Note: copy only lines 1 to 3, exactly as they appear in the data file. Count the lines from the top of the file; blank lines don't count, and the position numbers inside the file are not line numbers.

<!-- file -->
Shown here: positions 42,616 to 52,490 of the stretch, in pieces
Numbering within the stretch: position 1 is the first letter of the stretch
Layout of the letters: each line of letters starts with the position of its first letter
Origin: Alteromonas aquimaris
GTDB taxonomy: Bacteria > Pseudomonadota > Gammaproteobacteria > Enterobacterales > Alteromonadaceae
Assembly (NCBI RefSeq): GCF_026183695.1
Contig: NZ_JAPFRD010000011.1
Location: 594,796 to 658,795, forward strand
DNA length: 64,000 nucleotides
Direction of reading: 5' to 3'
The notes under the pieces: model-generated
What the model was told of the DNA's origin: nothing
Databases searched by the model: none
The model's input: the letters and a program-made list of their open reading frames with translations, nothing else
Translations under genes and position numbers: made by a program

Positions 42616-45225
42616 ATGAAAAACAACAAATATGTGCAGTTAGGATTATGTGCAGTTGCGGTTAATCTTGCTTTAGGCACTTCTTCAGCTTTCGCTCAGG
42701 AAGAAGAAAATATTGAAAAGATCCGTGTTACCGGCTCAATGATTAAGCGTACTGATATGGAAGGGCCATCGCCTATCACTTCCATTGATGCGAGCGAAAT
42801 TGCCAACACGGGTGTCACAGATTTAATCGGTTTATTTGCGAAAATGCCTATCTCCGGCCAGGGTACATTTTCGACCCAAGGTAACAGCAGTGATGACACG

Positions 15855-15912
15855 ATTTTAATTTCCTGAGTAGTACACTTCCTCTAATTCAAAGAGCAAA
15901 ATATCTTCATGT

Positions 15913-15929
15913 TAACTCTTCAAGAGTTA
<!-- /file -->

Shown here: positions 42,616 to 52,490 of the stretch, in pieces
Numbering within the stretch: position 1 is the first letter of the stretch
Layout of the letters: each line of letters starts with the position of its first letter